Speaking through an interpreter at a press conference in New York City on February 11, Rigoberta Menchù, winner of the 1992 Nobel Peace Prize, rejected charges that she lied about her background in I, Rigoberta Menchù: An Indian Woman in Guatemala, the 1982 book that focused international attention on the country's bloody civil war. Forced to address the mounting controversy about the veracity of her account, Menchù called her 1982 book "a testimony, not a biography" and indicated that she is currently conducting research to write a genuine autobiography. She dismissed the recent allegations as "an unjust campaign to destroy my name." Last year, Menchù published Crossing Borders (Verso), a continuation of her life story after she received the Nobel Prize.

Since its publication in 1982 by Gallimard, I, Rigoberta Menchù; has sold more than 500,000 copies worldwide. According to Verso, the book's current publisher, it is a fixture in college courses on Latin America and continues to sell nearly 40,000 copies a year in trade paper. The book and her work in support of indigenous peasants led to Menchù being awarded the Nobel Peace Prize.

Allegations that she lied about her background surfaced in December 1998 in a New York Times article based on research collected by David Stoll, an anthropologist at Middlebury College in Vermont, and published in his new book, Rigoberta Menchù and the Story of All Poor Guatemalans, from Westview Press, an imprint of Perseus Books. Stoll's book charges, among other things, that Menchù's account of a conflict between powerless Indians and brutal landlords is not true, that the land dispute depicted in the book was actually between different factions of her own family and that while her story of the deaths of two of her brothers is true, her published version is misleading. He also claims that although Menchù has portrayed herself as an illiterate Indian plantation worker, she really attended elite schools and was better educated and far more privileged than she has made known.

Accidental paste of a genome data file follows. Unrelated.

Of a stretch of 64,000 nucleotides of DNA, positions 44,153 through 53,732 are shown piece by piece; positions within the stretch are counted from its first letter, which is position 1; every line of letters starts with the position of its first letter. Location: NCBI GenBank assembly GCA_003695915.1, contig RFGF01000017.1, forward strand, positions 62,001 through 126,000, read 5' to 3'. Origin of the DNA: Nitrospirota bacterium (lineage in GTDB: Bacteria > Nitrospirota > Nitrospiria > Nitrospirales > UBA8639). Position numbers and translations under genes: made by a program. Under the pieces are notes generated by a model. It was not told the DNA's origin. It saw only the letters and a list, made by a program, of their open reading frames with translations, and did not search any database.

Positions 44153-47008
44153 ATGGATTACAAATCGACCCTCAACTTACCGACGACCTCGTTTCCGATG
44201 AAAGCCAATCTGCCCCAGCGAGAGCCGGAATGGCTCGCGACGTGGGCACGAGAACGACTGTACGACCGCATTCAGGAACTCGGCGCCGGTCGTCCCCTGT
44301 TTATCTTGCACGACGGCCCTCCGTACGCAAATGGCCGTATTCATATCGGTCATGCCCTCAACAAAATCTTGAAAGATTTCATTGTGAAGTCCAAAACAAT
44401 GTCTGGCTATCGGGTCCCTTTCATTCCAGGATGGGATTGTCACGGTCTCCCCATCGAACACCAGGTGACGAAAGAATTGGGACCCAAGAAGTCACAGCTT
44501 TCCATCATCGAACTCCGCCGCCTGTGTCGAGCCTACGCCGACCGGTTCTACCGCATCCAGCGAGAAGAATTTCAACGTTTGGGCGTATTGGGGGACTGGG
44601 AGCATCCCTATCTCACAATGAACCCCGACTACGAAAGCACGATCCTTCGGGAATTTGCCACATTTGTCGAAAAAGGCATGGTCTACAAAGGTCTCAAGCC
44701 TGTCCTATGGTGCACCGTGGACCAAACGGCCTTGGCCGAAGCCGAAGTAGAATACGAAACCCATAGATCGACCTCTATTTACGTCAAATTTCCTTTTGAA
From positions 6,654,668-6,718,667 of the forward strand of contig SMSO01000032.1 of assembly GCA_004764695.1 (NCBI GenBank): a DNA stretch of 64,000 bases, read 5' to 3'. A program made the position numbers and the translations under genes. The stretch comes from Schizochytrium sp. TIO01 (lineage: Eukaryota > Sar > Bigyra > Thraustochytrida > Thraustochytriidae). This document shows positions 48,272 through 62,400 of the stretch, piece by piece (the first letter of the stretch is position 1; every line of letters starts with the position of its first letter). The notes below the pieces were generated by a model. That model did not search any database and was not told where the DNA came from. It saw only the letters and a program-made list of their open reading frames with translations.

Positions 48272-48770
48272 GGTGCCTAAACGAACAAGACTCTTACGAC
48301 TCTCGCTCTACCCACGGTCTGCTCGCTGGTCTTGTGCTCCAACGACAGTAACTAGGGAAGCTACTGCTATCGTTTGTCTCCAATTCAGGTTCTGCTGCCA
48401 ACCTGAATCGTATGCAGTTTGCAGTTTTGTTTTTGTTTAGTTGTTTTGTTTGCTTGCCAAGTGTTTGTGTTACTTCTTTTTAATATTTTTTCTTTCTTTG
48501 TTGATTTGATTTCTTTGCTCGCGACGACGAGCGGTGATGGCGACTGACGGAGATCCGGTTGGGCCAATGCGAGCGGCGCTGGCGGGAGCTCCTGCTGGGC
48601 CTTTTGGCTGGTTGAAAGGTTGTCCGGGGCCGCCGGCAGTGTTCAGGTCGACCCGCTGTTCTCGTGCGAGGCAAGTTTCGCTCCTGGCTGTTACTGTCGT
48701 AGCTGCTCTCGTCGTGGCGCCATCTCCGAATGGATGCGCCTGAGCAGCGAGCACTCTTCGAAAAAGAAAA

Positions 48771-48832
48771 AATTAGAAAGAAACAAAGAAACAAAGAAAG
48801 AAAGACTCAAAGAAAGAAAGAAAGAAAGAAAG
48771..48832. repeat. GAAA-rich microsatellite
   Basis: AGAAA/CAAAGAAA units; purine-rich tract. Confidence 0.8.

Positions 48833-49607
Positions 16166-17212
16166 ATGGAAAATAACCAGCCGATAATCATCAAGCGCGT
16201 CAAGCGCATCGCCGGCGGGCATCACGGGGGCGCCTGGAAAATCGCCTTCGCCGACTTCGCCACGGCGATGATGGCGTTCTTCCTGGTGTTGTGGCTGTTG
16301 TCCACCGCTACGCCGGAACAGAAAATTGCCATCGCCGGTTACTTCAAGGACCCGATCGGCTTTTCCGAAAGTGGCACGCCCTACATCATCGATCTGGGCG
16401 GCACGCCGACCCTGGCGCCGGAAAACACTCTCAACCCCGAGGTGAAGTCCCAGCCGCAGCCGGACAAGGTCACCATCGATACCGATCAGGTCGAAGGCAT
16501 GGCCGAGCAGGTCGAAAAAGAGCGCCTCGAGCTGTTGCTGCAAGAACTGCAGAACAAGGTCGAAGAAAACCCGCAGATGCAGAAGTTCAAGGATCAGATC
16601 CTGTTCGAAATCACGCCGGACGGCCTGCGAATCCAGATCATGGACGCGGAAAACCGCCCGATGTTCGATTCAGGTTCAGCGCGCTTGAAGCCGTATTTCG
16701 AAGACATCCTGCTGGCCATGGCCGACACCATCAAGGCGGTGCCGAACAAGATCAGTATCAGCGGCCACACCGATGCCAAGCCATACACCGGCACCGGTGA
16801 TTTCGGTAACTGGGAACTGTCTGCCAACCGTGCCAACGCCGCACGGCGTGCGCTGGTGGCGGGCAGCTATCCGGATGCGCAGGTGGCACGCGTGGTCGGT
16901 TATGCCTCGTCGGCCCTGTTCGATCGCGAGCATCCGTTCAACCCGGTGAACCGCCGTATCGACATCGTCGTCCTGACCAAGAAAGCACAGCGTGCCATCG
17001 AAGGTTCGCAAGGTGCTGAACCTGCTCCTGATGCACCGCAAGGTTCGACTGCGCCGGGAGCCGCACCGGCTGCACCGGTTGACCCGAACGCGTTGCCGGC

Both the New York Times article and Stoll's book have provoked a firestorm of debate. Karl Yambert, Stoll's editor at Westview, said the book, which has been back to press three times and now has more than 10,000 copies in print, has been "attacked from both sides." Stoll, who considers himself a critic from the left, has been attacked by left-wing commentators as an apologist for the political right out to undermine a great symbol of peasant liberation. Conservative political commentators have called Menchù a liar who has concocted a romantic tale of third-world class war to attract international left-wing sympathy.

At the press conference, Menchù said that when the book came out in 1982, "I had to convince the world to look at the atrocities committed in Guatemala." Menchù dismissed charges that she attended "elite" schools, claiming that she received only the most basic instruction in literacy -- without any formal credit -- after hours, while working as a maid in a convent school when she was 16. Although she admitted that she did not personally witness the death of one of her brothers as she described, she claims to have used the eyewitness accounts of others who were present. Menchù also claimed that the Menchù family land dispute ended in 1966 and was "a small part" of the conflict.

Stoll told PW that his book was an attempt to "modify but not change how we look at Guatemala." He was emphatic that Menchù's 1982 book "is not a hoax. That is not the case I'm making. She is not a liar. She's a genuine victim who lost four members of her family to the security forces." According to Stoll, I, Rigoberta Menchù; is "a very useful book" that has been "interpreted too literally. It is not an eyewitness account. But it is so attractive to foreign readers that it overshadows other Mayan peasants' perspective on the Guatemalan civil war."

According to Stoll, Menchù's 1982 book "simplified" the situation in Guatemala, "which was a defensible strategy in 1982, to drum up international pressure to stop army abuses." However, Stoll noted that Menchù's responses at the press conference were "not candid." He said that she did receive formal credit at four educational institutions in Guatemala. One institution, he added, was a special accelerated work and study program for bright girls at a convent school where she did work as a maid and received formal credit. Also, despite Menchù's comments at the press conference, Stoll told PW that the land dispute was purely between Menchù's in-laws until her parents were killed by the army in 1980. There was only one short-lived dispute with a landowner, Stoll said, which was resolved by government mediation (and accepted by the landowner) in her father's favor in 1970.

Despite the controversy and accusations over the book, Stoll is quick to praise Menchù's role in Guatemalan history: "I have respect for what has happened to her. People who know Guatemala know that her story is true in some sense. I defend her right to dramatize her story in 1982 and my right to criticize it as a scholar in 1998."